Great corporations looking to grow at the pace of the world’s great cities need to look beyond their own manifest advantages in capital, systems, and scale. They need to think differently.
Cities have always been the crucibles of innovation. They import food, energy and people, and export progress in the form of ideas, technology and art. Urban density provides the matrix in which innovators find market niches, while urban diversity brings new intellectual ingredients into collision; half of Silicon Valley’s startups have had at least one immigrant on the founding team. Cities are also the factories that produce new consumers. Worldwide, the increasing size of cities will produce a billion new consumers by 2025, according to a McKinsey study, and urban incomes are already rising faster than the number of new households. McKinsey estimates that by 2025, urban consumers will add US$20 trillion in new annual spending to the world’s economy.
That urban wealth grows faster than population is an example of what physicists call “superlinear scaling,” and it applies to everything that happens in a city. The only way to keep these ever-greater outputs ahead of finite resource inputs is to continuously reengineer how almost everything is done. The cycle of innovation accelerates with the city’s size, which may be why people really do walk faster in large cities.
Urbanization is the true mother of invention because it creates the necessity for invention. Cities invent the future in order to survive.
You might think that the prospect of a billion new consumers spending US$20 trillion a year would have corporate CEOs re-engineering their companies around urban centers, but most of the world’s largest companies are resolutely uninterested in the world’s largest cities. A McKinsey survey of nearly 3,000 top executives around the world found that “fewer than 20% make location and revenue decisions at the city level.” Three out of five described cities as “irrelevant” to their companies’ strategic plans.
While corporations are ignoring the rise of cities, most banks are missing a tectonic shift from tangible assets to intangible assets. It’s easier to value things like buildings and machinery than processes and software, never mind that intangibles are now by far the larger side of the ledger and 80% of the US economy is services.
Big cities get smarter. Big companies don’t. There is evidence that the typical large corporation can’t keep up with the innovation cycle that urban growth demands. Where large cities create wealth at superlinear scale, becoming more productive as they grow, large companies become less productive with size. When physicists Geoffrey West and Luis Bettencourt analyzed data from 23,000 publicly traded companies they found that as companies grow, profit per worker attenuates.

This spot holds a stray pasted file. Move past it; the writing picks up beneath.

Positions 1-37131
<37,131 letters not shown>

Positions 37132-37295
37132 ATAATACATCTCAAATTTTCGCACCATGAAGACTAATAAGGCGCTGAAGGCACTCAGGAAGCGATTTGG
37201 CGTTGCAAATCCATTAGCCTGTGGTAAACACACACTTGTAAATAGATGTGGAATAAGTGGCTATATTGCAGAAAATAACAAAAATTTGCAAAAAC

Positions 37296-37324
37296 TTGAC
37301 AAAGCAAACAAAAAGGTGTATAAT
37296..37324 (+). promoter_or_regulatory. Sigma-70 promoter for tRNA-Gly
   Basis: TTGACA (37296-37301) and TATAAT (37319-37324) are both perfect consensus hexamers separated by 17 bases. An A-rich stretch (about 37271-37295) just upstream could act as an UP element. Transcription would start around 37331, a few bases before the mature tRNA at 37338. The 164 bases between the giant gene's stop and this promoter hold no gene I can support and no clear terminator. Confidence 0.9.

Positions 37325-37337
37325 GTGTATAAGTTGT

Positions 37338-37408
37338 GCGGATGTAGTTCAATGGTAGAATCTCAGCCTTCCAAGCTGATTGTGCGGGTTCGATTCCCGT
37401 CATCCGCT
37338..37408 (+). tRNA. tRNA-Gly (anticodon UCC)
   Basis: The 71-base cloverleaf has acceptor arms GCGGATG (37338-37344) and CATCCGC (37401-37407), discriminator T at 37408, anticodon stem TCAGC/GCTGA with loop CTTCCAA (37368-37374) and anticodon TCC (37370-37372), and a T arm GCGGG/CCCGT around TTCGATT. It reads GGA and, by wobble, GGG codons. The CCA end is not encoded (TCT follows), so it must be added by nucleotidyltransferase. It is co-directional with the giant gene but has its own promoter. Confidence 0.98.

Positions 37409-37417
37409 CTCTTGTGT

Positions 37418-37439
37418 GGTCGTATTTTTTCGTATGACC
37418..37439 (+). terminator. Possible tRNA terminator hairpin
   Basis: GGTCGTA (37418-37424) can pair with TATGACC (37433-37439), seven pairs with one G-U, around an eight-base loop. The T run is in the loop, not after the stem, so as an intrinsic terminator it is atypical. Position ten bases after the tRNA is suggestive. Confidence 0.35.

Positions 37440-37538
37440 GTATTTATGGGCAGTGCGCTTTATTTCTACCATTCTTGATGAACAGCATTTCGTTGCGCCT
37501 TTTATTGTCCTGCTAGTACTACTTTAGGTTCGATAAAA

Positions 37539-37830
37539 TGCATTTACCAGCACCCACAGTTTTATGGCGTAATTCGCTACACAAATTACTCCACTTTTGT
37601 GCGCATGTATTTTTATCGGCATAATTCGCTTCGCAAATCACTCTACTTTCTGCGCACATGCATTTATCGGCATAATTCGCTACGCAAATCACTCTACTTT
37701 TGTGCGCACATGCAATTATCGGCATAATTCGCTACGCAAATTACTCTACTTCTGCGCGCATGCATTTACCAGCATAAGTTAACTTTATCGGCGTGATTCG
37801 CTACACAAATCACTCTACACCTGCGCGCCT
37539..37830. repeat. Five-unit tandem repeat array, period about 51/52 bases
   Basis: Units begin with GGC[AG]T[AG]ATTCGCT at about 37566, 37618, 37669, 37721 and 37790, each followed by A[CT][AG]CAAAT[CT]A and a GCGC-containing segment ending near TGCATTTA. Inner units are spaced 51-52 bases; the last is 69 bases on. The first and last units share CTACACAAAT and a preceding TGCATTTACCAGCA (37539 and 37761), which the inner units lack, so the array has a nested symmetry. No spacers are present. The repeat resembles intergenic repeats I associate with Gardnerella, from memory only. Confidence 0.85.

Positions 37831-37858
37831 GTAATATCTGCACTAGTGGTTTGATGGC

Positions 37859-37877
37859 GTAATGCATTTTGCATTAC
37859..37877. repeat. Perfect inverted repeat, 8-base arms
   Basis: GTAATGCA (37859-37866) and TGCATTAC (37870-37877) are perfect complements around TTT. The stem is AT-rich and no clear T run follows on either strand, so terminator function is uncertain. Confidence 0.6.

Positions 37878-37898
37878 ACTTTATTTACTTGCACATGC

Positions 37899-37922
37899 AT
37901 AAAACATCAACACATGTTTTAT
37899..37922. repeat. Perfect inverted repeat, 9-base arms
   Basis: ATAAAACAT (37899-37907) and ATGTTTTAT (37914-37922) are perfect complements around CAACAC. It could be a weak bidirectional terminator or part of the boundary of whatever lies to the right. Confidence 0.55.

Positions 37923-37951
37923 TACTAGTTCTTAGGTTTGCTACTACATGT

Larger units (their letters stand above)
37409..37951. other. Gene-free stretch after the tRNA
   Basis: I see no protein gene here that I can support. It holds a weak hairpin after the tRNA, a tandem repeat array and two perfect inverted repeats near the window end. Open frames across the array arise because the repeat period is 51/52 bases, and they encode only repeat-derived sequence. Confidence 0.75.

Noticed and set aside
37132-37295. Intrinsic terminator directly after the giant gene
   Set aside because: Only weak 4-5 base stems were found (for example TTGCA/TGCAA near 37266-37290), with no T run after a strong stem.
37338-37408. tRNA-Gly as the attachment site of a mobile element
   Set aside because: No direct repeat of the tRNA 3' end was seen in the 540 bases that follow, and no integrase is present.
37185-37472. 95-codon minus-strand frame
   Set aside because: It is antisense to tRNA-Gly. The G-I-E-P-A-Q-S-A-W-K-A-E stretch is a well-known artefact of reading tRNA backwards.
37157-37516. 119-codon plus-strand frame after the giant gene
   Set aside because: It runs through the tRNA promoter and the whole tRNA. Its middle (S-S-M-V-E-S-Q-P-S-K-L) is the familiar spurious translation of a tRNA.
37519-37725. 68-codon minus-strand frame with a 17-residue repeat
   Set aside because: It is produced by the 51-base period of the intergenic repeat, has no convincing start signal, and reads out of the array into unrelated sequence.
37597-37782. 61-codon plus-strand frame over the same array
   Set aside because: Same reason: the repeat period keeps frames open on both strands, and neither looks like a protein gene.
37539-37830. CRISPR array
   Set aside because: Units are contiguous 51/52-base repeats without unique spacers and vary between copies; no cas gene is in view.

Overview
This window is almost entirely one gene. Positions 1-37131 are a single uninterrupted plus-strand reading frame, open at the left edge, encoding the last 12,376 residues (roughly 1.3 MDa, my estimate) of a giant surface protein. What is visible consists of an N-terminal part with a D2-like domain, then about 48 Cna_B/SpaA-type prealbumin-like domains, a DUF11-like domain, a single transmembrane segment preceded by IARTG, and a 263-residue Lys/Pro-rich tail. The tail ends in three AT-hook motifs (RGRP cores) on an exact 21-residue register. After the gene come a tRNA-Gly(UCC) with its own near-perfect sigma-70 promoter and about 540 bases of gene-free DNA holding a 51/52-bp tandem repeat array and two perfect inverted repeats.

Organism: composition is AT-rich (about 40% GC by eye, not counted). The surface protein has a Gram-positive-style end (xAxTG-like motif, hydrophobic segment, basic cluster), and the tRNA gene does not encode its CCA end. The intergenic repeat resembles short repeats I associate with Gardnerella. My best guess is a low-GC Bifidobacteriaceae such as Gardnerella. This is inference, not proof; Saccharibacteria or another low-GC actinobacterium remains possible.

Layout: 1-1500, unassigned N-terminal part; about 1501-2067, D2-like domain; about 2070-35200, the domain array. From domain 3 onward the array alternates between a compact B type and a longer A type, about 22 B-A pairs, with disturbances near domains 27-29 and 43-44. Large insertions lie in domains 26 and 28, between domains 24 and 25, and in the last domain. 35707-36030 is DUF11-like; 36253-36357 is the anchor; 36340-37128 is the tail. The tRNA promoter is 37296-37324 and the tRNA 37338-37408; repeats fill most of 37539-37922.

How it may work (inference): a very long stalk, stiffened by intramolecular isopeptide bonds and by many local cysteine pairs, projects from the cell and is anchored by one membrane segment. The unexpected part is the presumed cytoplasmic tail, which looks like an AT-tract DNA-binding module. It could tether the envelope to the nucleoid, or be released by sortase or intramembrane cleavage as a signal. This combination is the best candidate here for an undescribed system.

For CEOs riveted on share price, transactions have more allure than investment; and more cash often goes to repurchase stock than to sowing new seeds of growth. This puts many corporate chiefs on the wrong side of the Innovator’s Dilemma, doing more business with established institutional partners – because that’s where the easy money’s always been – and willfully blind to change coming from the margins.
It’s a sure bet that the trillion needs of the new urban consuming classes will be met, but maybe not by the big names we expect. The legacy institutions of the 20th Century are still organized for a mass market that no longer exists. Marketing departments are flummoxed by the heterogeneity of urban society with its myriad market segments, income pyramids, non-standard distribution channels and behaviors.
Laboratories for wealth creation. Cities are Petri dishes for small companies that begin by filling unique local needs. As urbanization accelerates, niche markets gain critical mass, allowing the most successful small companies to outflank traditional competitors on every side.
Similarly, new kinds of financial institutions like our company, Next Street, are springing up to serve urban enterprise. These companies are willing to do the hard work to value intangibles like ideas and potential. Many operate more like technology firms than traditional financial institutions.
Mindset over mass. Great corporations looking to grow at the pace of the world’s great cities need to look beyond their own manifest advantages in capital, systems, and scale. They need to think differently. What distinguishes the most successful urban companies is not their assets, it’s their outlook:
Large institutions understandably shy away from the unruly street-level scuffle where the needs are greatest and new business models are being created. With more to protect than to gain, some find the familiarity and security they require by trading with their peers. A few, more far-sighted, are testing the urban ground through partnerships and, like cities themselves, innovating to survive in a new era.